Drawing to the dark side

Illustrator Pat Lee digs deep into the recesses of his imagination when seeking inspiration for comic book heroes, and prefers to work at night

PUBLISHED : Tuesday, 16 April, 2013, 12:00am
UPDATED : Tuesday, 16 April, 2013, 11:50am

The world is full of dark and mysterious places, and Canadian illustrator Pat Lee is happy to admit that his mind is one of them. "Imagination is the most crucial asset for an illustrator. I'm creating every minute of the day, but it's after midnight that I'm most active. I'm a bit like a vampire," he says, laughing. "I have a filing cabinet full of drawings that nobody's seen. Some are just crazy. I probably won't show them to anyone - they wouldn't understand," he says.

While those drawings might forever languish in the "too disturbing" tray, there are millions of comic book fans around the world who have seen Lee's handiwork. He's worked on Transformers , Teenage Mutant Ninja Turtles, X-Men, Wolverine, Daredevil, Spider-man, Sandscape and Iron Man - "pretty much every comic I've wanted to work on".

But the best view of his dark side can be seen in Extraterrestrial Compendium - more than 180 pages of creepy alien illustrations. "That book was the most daring thing I've done," he says.

Lee, 37, now calls Hong Kong home, and he's keen to tap into Asia's love affair with comics, which is at a fever pitch thanks to the hype surrounding the release later this month of Iron Man 3. The frenzy was also fed last month when the Hong Kong government announced that Disneyland would open an area dedicated to Marvel comics. It's due to be completed by 2017.

Lee's also here to collaborate with the Savannah College of Art and Design's (SCAD) Hong Kong campus. "[Comics are] a huge industry in South Korea and Japan, and one that's growing," he says. It's great to see the city embracing art and see a college like SCAD encouraging artists."

Born in Montreal, Lee moved to Toronto when he was three - around the same time that he started drawing. As a teenager, he and his friends would hit the comic book conventions and hang out at comic book stores.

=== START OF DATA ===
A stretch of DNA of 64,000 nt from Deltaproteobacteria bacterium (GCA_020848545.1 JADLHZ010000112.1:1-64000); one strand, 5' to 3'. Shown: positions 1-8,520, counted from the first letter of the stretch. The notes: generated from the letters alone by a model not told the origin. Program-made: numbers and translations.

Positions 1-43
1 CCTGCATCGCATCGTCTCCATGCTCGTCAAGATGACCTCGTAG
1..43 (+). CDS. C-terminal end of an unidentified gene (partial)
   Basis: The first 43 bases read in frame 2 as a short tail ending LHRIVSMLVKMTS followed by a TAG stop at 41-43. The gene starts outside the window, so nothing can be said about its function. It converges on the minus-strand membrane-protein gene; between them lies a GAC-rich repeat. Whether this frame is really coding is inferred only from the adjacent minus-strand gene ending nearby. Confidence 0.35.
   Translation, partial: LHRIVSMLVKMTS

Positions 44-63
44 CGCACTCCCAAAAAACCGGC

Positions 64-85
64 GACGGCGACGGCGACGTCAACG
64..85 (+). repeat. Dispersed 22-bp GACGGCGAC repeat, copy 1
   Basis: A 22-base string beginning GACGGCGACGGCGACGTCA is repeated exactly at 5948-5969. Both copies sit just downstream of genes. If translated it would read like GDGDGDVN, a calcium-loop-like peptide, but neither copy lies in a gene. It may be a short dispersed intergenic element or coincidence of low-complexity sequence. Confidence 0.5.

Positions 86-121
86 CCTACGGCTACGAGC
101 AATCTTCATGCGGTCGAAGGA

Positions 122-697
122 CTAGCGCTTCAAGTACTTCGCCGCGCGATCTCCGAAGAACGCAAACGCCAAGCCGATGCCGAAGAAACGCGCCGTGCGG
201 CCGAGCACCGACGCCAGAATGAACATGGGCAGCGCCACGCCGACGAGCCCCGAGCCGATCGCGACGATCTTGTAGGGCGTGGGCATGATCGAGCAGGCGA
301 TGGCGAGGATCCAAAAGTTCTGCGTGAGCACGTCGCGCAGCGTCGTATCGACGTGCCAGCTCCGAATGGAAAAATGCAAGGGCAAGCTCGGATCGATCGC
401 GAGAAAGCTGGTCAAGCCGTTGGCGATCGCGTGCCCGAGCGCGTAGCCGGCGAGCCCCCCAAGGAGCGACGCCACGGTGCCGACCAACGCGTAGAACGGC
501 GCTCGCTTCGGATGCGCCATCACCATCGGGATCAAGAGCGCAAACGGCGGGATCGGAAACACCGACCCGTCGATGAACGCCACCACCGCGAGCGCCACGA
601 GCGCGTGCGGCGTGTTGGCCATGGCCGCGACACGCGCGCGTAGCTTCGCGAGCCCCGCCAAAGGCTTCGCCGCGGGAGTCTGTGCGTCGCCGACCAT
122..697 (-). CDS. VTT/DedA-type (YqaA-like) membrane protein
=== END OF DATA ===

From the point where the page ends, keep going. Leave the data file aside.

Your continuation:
At age 17, his parents gave him an ultimatum: find a job in illustration within a year or it's back to school. So, for the next 12 months, he focused on compiling a portfolio. His lucky break came when comic book illustrator Dan Fraga took him under his wing. "He let me stay at his place in LA, and I went through a lot of training. It was amazing. In the studio, I met all my comic artist heroes: Jim Lee, Todd McFarlane, Michael Turner and J. Scott Campbell. They became good friends and taught me so much. It was an amazing experience to collaborate with these artists."

But things have not always been so smooth. After a stint freelancing, Lee opened his own company, Dreamwave Productions, but it went under in 2005 followed by Lee being accused of underpaying his staff. It didn't take long, however, for him to get work from DC and Marvel, including a Batman mini-series.

But while Lee loves his familiar heroes, he also has big plans of his own and, for the past five years, has been working on a sci-fi project. "I want to release it in about three years as a mobile game. It's a huge project with hundreds of characters - my own little world. I always carry a sketch pad, so if have an idea, I jot it down." With that, he grabs his pencils and starts scribbling. Ten minutes later, a muscle-bound Superman has landed on the page. "I also have an idea for a Hong Kong superhero. He could be a Chinese chef who is super-fast at cooking. Of course, his weapon of choice would be a meat cleaver."